NEDD1 is highly phosphorylated in mitosis (Gomez-Ferreria et al., 2012; Gunawardane et al., 2003; Johmura et al., 2011; Lüders et al., 2006; Manning et al., 2010; Zhang et al., 2009). Previous studies pointed at NEDD1 phosphorylation as a key potential mechanism for the specific control of MT nucleation through the different pathways. Interestingly, single phosphorylation events on different residues were found to control each of the three MT nucleation pathways in mitotic cells: S377 phosphorylation by Nek9 is essential for the recruitment of γ-tubulin to the centrosome in prometaphase and thereby for centrosome-dependent MT nucleation (Sdelci et al., 2012), S405 phosphorylation by Aurora-A is essential for RanGTP/chromosome-dependent MT nucleation (Pinyol et al., 2013; Scrofani et al., 2015) and S411 (S418 in Lüders et al., 2006) phosphorylation by Cdk1 for MT-dependent MT amplification (Lüders et al., 2006; Johmura et al., 2011). These data suggested that NEDD1 phospho-regulation could provide a mechanism for the coordinated activation of MT nucleation during mitosis.
Combining work in HeLa cells and Xenopus laevis egg extracts we aimed at getting further insights into the mechanism that coordinates the different MT nucleation pathways in dividing cells by targeting the three specific essential NEDD1 phospho-sites (S377, S405 and S411) alone and in combination.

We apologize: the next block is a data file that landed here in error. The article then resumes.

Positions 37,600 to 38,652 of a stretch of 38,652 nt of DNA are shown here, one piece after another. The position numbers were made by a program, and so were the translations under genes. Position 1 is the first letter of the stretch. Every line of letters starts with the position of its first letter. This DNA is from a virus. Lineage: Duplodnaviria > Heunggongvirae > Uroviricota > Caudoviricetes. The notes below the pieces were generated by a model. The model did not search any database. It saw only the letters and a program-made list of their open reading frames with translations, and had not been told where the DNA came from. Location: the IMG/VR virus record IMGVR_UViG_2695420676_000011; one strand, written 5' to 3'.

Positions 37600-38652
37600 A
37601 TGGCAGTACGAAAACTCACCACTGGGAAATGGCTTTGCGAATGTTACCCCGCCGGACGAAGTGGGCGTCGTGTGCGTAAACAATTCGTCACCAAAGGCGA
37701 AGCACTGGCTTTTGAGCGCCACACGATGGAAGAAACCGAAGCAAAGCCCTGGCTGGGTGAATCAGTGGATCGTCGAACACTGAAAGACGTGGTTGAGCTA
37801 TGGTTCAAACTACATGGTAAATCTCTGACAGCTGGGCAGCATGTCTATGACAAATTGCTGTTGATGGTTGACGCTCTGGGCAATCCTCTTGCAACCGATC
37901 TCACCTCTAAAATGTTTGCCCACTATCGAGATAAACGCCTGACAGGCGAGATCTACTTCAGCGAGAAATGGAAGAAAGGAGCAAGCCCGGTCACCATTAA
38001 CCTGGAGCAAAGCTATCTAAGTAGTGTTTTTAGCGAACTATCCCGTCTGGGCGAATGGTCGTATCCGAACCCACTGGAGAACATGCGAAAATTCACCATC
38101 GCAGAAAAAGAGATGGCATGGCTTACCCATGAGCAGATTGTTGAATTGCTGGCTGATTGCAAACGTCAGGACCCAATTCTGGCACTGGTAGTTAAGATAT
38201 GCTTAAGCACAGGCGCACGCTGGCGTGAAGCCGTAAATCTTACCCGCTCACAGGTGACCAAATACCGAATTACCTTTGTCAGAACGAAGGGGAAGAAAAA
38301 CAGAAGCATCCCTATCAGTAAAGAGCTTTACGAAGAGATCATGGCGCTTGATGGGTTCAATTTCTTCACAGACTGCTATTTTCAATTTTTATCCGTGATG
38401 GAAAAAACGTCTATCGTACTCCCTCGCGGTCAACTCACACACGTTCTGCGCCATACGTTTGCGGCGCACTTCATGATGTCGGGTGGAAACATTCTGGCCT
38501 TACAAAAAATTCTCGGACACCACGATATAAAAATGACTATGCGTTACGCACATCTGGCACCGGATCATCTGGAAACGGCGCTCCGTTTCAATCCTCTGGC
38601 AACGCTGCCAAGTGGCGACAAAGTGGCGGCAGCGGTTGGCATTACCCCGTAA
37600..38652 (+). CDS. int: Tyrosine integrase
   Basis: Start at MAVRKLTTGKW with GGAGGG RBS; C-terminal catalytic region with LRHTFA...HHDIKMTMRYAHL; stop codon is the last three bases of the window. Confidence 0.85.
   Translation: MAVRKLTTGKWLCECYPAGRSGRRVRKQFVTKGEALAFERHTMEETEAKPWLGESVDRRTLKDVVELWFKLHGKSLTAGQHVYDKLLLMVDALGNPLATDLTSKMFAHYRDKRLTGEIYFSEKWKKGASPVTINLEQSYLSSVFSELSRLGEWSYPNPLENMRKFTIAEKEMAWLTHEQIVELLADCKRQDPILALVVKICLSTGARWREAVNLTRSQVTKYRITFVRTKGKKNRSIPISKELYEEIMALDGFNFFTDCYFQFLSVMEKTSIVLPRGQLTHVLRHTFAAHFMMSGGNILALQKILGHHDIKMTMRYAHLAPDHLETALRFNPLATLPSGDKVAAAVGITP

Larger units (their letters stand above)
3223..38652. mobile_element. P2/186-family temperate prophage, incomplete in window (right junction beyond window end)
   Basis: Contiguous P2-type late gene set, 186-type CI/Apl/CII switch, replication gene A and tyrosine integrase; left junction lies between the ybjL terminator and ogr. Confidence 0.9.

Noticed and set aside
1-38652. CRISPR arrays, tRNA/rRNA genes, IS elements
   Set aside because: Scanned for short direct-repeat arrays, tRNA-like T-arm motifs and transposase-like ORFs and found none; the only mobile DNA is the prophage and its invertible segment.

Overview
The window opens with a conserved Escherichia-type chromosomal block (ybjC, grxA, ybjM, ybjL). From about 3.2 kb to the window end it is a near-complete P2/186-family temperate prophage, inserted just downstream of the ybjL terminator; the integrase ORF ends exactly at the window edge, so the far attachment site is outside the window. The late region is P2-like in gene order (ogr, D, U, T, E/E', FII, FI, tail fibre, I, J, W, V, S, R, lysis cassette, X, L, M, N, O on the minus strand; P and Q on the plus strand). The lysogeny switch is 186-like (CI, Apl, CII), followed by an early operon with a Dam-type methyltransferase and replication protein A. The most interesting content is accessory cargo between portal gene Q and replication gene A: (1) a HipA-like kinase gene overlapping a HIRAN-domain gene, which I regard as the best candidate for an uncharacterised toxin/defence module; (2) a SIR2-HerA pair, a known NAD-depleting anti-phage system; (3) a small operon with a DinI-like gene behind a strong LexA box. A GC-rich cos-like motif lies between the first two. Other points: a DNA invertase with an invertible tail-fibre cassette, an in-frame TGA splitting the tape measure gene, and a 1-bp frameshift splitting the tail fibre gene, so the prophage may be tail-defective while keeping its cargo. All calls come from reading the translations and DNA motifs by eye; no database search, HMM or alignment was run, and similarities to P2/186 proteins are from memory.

Our data confirm the strict requirement for NEDD1 phosphorylation at each of the three sites for spindle assembly and reveal a key role for the regulation of NEDD1 phosphorylation at S411 for the coordination of MT nucleation at the centrosome and around the chromosomes during mitosis.
A system to study the role of MT nucleation in spindle assembly by targeting NEDD1 phosphorylation
To study the contribution of the different MT nucleation pathways in spindle assembly, we aimed at targeting each pathway alone or in combination through the expression of different phosphorylation variants of NEDD1 on S377, S405 and S411 (Fig. 1A). To first establish a robust experimental system, we generated a stable HeLa cell line for inducible expression of siRNA-resistant wild-type Flag-NEDD1. As previously reported, reduction of endogenous NEDD1 levels by siRNA was effective and silenced cells arrested in mitosis with severe spindle defects (Fig. 1B) (Pinyol et al., 2013; Sdelci et al., 2012). Expression of exogenous wild type Flag-NEDD1 in the silenced cells at close to endogenous concentration fully rescued spindle assembly and mitotic progression (Fig. 1C). Consistently, Flag-NEDD1 was highly phosphorylated in mitosis (Fig. 1D) and localized to the centrosomes and the spindle MTs like the endogenous protein (Fig. 1E) (Haren et al., 2009; Lüders et al., 2006; Zhang et al., 2009). This approach therefore provided a robust experimental system to address the role and integration of the different MT nucleation pathways in spindle assembly by expressing NEDD1 phospho-variants on S377, S405 and S411 in silenced cells.